(Bloomberg) -- Rogers Communications Inc. Chief Executive Officer Tony Staffieri defended his company’s C$20 billion ($15.4 billion) deal to buy Shaw Communications Inc. as a way to improve the reliability of Canada’s communications networks after a nationwide network failure left millions without service and drew the ire of the country’s industry minister.
“We very much remain committed to the Shaw transaction. That transaction has always been about expanding our network capabilities, attaining more redundancy and coverage across the nation that can only help in situations like this,” Staffieri said in an interview with BNN Bloomberg Television.
The CEO apologized again for the network failure, which began Friday and stretched into the weekend. He is due to meet Industry Minister Francois-Philippe Champagne on Monday afternoon to discuss what happened.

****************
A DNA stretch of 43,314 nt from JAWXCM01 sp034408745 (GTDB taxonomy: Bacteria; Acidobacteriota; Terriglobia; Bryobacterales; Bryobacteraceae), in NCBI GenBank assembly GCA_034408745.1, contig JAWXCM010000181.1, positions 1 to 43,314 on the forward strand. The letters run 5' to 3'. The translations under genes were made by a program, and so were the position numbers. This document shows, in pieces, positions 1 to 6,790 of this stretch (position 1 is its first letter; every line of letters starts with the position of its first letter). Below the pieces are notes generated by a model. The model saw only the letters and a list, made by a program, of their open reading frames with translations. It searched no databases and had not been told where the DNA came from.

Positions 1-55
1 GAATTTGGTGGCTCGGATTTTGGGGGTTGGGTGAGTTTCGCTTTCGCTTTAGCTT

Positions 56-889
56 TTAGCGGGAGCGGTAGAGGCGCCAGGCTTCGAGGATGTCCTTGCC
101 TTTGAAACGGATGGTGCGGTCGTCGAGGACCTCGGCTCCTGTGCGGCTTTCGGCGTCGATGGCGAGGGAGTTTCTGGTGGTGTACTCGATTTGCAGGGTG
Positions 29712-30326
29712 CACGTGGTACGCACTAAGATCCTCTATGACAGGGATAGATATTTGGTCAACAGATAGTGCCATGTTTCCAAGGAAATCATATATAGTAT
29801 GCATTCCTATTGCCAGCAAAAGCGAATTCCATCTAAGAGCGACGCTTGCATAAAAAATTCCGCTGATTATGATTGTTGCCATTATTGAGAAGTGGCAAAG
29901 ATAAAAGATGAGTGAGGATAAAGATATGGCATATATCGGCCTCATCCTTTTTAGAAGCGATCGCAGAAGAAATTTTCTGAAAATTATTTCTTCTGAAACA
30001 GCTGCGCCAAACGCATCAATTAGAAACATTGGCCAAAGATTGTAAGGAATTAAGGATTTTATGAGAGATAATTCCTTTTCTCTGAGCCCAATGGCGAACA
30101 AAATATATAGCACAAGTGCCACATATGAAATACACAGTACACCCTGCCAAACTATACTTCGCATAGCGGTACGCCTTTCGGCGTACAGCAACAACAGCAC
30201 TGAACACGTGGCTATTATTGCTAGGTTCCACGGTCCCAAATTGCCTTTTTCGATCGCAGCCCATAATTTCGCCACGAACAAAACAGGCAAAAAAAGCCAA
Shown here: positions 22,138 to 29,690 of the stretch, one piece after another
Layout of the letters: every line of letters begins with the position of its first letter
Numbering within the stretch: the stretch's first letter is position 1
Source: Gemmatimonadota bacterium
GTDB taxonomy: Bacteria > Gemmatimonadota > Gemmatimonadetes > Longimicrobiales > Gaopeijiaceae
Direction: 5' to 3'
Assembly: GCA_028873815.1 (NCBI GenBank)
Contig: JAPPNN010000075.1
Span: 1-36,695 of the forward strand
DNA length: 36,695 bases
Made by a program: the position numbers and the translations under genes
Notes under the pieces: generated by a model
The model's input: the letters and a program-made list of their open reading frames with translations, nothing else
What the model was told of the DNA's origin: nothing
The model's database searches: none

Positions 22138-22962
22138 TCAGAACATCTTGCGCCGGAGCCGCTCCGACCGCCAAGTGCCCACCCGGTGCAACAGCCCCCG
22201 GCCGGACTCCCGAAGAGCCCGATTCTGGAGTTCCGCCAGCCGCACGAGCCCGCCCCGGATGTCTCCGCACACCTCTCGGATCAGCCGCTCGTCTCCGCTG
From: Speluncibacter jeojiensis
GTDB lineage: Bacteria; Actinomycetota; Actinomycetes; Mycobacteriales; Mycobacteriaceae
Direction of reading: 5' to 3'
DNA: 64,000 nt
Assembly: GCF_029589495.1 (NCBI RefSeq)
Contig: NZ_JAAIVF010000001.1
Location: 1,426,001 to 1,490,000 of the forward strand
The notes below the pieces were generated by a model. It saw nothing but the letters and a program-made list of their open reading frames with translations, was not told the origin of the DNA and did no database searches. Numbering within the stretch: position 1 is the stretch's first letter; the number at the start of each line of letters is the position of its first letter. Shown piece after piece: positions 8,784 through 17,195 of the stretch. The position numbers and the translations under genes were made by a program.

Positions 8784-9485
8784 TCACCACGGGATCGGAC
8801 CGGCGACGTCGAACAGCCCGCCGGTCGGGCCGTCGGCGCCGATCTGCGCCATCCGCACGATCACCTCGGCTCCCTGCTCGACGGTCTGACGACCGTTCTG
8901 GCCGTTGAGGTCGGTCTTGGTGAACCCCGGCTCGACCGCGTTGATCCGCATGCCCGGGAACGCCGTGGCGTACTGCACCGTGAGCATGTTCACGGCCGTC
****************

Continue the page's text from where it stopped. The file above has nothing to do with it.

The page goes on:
Champagne blasted the company’s network problem as “unacceptable” and said work was needed to fix reliability issues. The meeting is scheduled to discuss “how important it is to improve the reliability of the networks across Canada,” according to a statement from the minister’s office.
Rogers dropped as much as 4.6% Monday, the biggest intraday loss since May 9. Shaw was down 3.1% to C$35.07 as of 3:09 p.m. in Toronto.
Champagne’s department has the final say on approvals for Rogers’ proposed acquisition of Shaw, a major internet and wireless provider based in Canada’s west. The country’s antitrust body, known as the Competition Bureau, has opposed the deal and Friday’s outage could provide the regulator with more ammunition in its battle to stop the merger.
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